One of the tradeoffs I made in this project was focusing my energy on the build as opposed to refining the design. There are some places I would like to keep working with. One example of this are the "planet balls" on our information pages. I wasn't able to get them to work in the responsive design at launch, but I think getting them in would be great because it creates cohesion with the landing page and makes it overall a bit more I interesting.

Discovering Exoplanets page designed in Figma (left) and how it looked at launch (right)

Adding More Pages

Our IA still isn't fully completed so a primary task will be continuing to work with the team to build those out. As the project approaches launch, more information will become available to do so!

Enhancing Brand Clarity

Some feedback we received is that the name of the project isn't sufficiently clear, and they're right! The name of the project (POET) doesn't appear until nearly the fold (on web) so we need to look at including it in the nav, at minimum.


While this design is, admittedly, nowhere near perfect, I consider it a bit of a personal triumph. At the beginning of this project, I had only completed one theoretical design and now something I helped make lives on a University website.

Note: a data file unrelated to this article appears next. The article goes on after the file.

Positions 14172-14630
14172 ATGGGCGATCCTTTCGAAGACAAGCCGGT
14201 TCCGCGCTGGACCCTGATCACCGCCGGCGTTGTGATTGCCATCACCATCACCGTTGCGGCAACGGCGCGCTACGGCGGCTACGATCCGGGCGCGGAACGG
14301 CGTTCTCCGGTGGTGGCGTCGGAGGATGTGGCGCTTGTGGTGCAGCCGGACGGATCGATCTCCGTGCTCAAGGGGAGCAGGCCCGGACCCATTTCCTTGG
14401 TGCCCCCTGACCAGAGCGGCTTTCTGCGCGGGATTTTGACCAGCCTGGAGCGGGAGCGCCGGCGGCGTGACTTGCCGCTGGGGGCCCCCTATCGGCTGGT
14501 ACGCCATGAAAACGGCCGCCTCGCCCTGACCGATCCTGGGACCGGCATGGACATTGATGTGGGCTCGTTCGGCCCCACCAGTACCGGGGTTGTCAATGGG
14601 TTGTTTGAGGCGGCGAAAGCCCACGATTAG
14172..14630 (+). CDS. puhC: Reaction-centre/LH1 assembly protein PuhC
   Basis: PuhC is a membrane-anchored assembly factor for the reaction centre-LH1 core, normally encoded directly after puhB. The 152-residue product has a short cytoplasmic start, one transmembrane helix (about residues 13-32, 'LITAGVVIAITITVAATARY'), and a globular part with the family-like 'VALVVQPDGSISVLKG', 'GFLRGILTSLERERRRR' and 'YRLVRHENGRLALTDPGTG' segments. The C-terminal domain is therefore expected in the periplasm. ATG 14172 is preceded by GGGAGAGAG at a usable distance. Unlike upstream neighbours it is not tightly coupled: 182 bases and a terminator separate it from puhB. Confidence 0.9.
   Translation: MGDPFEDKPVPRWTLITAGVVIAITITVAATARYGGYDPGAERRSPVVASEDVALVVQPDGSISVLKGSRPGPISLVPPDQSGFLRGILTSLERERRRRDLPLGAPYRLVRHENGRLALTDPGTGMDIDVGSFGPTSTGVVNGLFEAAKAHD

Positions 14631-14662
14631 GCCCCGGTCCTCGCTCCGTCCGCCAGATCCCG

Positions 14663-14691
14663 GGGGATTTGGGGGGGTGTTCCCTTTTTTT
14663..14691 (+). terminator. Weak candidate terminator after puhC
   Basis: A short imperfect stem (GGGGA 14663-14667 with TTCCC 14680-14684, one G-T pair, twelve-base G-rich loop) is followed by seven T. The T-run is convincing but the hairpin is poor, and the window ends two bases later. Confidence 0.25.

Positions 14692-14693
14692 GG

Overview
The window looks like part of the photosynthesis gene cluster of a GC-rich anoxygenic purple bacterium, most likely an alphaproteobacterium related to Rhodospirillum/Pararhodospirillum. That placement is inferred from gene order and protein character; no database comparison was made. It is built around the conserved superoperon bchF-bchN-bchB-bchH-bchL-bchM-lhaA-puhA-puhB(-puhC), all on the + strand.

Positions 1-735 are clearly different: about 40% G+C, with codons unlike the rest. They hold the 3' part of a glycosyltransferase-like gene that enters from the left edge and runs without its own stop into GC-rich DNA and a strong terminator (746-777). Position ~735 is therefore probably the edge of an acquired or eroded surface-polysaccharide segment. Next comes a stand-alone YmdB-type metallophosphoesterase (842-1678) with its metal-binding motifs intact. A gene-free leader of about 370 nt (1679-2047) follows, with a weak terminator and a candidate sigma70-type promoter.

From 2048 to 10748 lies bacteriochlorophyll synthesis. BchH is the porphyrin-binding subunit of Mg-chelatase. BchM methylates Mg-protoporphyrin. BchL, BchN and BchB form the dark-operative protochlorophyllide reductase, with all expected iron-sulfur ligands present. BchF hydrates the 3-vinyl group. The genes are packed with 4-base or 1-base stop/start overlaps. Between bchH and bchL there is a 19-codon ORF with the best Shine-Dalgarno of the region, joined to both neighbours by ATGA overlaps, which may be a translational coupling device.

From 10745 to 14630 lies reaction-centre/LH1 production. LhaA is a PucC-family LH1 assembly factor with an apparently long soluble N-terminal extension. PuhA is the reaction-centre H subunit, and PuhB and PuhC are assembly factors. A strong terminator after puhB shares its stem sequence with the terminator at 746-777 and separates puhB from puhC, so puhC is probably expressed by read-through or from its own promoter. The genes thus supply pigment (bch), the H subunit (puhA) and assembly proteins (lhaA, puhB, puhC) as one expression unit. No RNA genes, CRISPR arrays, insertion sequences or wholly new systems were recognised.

As I go forward as a designer, there are a seemingly-endless number of things I'll take away from this project but these are the most important:

  • Understanding basic css (or even roughly how it works) makes my designs better. Building my site in Webflow, even though it's not "coding" really gave me insights into the limitations of some of my designs. Further, being able to speak the language of developers will be an asset for future collaborations.
  • Collaboration requires persistence, and a little bit of letting go. There's a fine line between advocating between your design and being overbearing. Knowing when to capitulate and when to be firm is tough, and I really had to evaluate which battles I wanted to pick. This was hard (I still think there's too much content) but I'm not the project owner, and that's OK!
  • Planning a small-scale design system is so helpful: This takeaway relates specifically to building out the responsive cases. When I initially built my pages in Figma and then Webflow, I focused only on a desktop-sized breakpoint, planning to simply scale down as I went. I learned the hard (& time consuming) way that planning these breakpoints in parallel is the way to go.
  • Knowing your limits. This one has always been a struggle for me - I can sometimes bit off more than I can chew, and in this case it was definitely building in Webflow. It was a super steep learning curve that took a lot of time away from other learning I could have been doing. If I were to do it over again, I might look at a more template-based solution rather than working fully from scratch!